As Victorians awoke bleary-eyed and lethargic for what was to be the final day of the week at school, the international scientific community was still reeling from news that had just hit that morning – The announcement of the momentous discovery of gravitational waves made waves (no pun intended) across the entire world, as physicists extolled the long-awaited experimental proof of a 100 year old theory. As a large majority of the Victorian family will probably be scratching their heads as to what gravitational waves even are, I shall attempt to explain just why they’re so important.

To tell an old grandmother’s story, the history behind the study of gravitation began with Newton, as most physics students should know. As Newton formed his postulate for gravity, linking it to mass and the distance between separate bodies of mass, even he was at a loss as to what actually caused gravity.

It was not until Einstein came along that he proposed in 1916 that (this part gets a little complex so I’m going to try and simplify it) the very fabric of our universe was made up of something called the space time continuum, and that gravity was simply caused by the warping of it. To simplify matters, I shall use an analogy to describe this. Imagine a picnic mat laid on the grass, with a full basket laid on it. The basket causes an indentation on the surface of the mat, which results in objects on the mat near the basket to roll towards it. Similarly, this warping of space time continuum results in masses orbiting other larger masses.

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Large bodies of mass cause significant warping of space time, akin to how objects on a flat sheet of malleable material cause indentations.

A hundred years later (last Friday), we were able to detect significant gravitational wave signals caused by 2 orbiting black holes formed 1.3 billion  years ago. The merger of the 2 black holes to form an even more massive one released a colossal amount of energy, as given once again by Einstein’s famous mass-energy equivalence equation of E=mc2 , which was propagated (i.e. moved across space) in the form of gravitational waves. These are incredibly difficult to pick up, since a massive amount of energy is required to substantiate claims over their existence.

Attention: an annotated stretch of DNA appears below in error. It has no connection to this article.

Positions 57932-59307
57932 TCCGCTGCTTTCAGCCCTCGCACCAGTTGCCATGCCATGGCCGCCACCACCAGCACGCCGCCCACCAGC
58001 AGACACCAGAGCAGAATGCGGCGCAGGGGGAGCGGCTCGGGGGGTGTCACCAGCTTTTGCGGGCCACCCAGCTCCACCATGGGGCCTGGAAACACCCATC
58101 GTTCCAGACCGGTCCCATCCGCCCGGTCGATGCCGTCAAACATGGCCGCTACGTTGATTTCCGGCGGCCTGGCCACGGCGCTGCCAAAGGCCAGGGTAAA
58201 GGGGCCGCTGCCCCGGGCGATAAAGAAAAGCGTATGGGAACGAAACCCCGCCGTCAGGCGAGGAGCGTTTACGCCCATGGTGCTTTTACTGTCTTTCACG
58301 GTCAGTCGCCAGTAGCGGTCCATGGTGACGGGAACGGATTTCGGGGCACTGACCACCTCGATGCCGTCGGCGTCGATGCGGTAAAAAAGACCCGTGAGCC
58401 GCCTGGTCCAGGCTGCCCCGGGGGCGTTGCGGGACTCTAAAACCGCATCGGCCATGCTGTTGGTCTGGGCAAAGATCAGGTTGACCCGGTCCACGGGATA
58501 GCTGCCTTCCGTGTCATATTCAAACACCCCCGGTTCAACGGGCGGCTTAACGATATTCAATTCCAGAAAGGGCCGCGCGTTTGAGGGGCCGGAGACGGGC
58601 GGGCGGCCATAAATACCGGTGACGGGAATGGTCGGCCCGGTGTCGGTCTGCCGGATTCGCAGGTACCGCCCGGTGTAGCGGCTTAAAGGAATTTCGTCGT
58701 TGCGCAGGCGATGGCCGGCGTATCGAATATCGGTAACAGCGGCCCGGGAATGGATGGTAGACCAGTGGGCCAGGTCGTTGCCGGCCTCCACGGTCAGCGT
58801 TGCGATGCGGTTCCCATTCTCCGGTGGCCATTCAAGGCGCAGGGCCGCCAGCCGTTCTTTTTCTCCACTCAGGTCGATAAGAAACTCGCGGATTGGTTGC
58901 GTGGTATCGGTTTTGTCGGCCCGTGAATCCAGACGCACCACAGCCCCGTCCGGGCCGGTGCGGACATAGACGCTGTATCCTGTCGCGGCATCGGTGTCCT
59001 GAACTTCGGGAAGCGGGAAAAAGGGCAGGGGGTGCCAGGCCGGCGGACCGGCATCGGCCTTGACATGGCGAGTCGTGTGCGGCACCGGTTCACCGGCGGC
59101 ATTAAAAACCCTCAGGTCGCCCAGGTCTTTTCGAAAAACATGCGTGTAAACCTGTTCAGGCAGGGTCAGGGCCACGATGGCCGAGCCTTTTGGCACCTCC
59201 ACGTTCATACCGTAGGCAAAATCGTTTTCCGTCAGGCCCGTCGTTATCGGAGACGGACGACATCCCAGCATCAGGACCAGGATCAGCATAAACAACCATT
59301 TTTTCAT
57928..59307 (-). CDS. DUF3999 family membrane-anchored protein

Despite the many false alarms over the last few decades regarding the discovery of gravitational waves, there were no mistakes this time, as the signals received from the detectors were so immense that the statistical probability of the prediction being false was 1 in 6 million. One can simply imagine the cries of relief and exhilaration by the scientists at LIGO (Laser Interferometer Gravitational-Wave Observatory) when over forty years of hard work paid off, as they had been the ones to finally detect the waves. (Editor’s note: For the more scientifically inclined, a detailed explanation of how LIGO works can be found in last Friday’s copy of the Straits Times, or on their website)

“There’s definitely a nobel prize in this one,” a professor from the Leibniz University in Hannover remarked. This discovery is certainly on par with the discovery of the Higgs Boson at the LHC (Large Hadron Collider) a little over 2 years ago. The implications for physics is huge; over the last century, physicists have been mulling over how to resolve the many contradictions that arise between quantum mechanics and general relativity; the failure to unite gravitation as a fundamental force with the other 3 primordial forces of nature is one of the greatest conundrums of modern physics – And this discovery may have put scientists on the road to solving that.

Compared to the great cosmic events occurring far beyond our galaxy, one wonders how this can relate to life. Simply put, the resolve of scientists to put theory to the test is admirable. This discovery serves as a reminder for aspiring engineers and scientists in the Victorian family to continue dreaming big, and more importantly, to keep trying to reach your dreams, because you’ll never know when they’ll come true.

Dr. Chewie

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The above article is the 1st instalment in the V Press science column, as of yet unnamed. If you, dear reader, have any suggestions for a name for this column, don’t hesitate to leave a comment!

 

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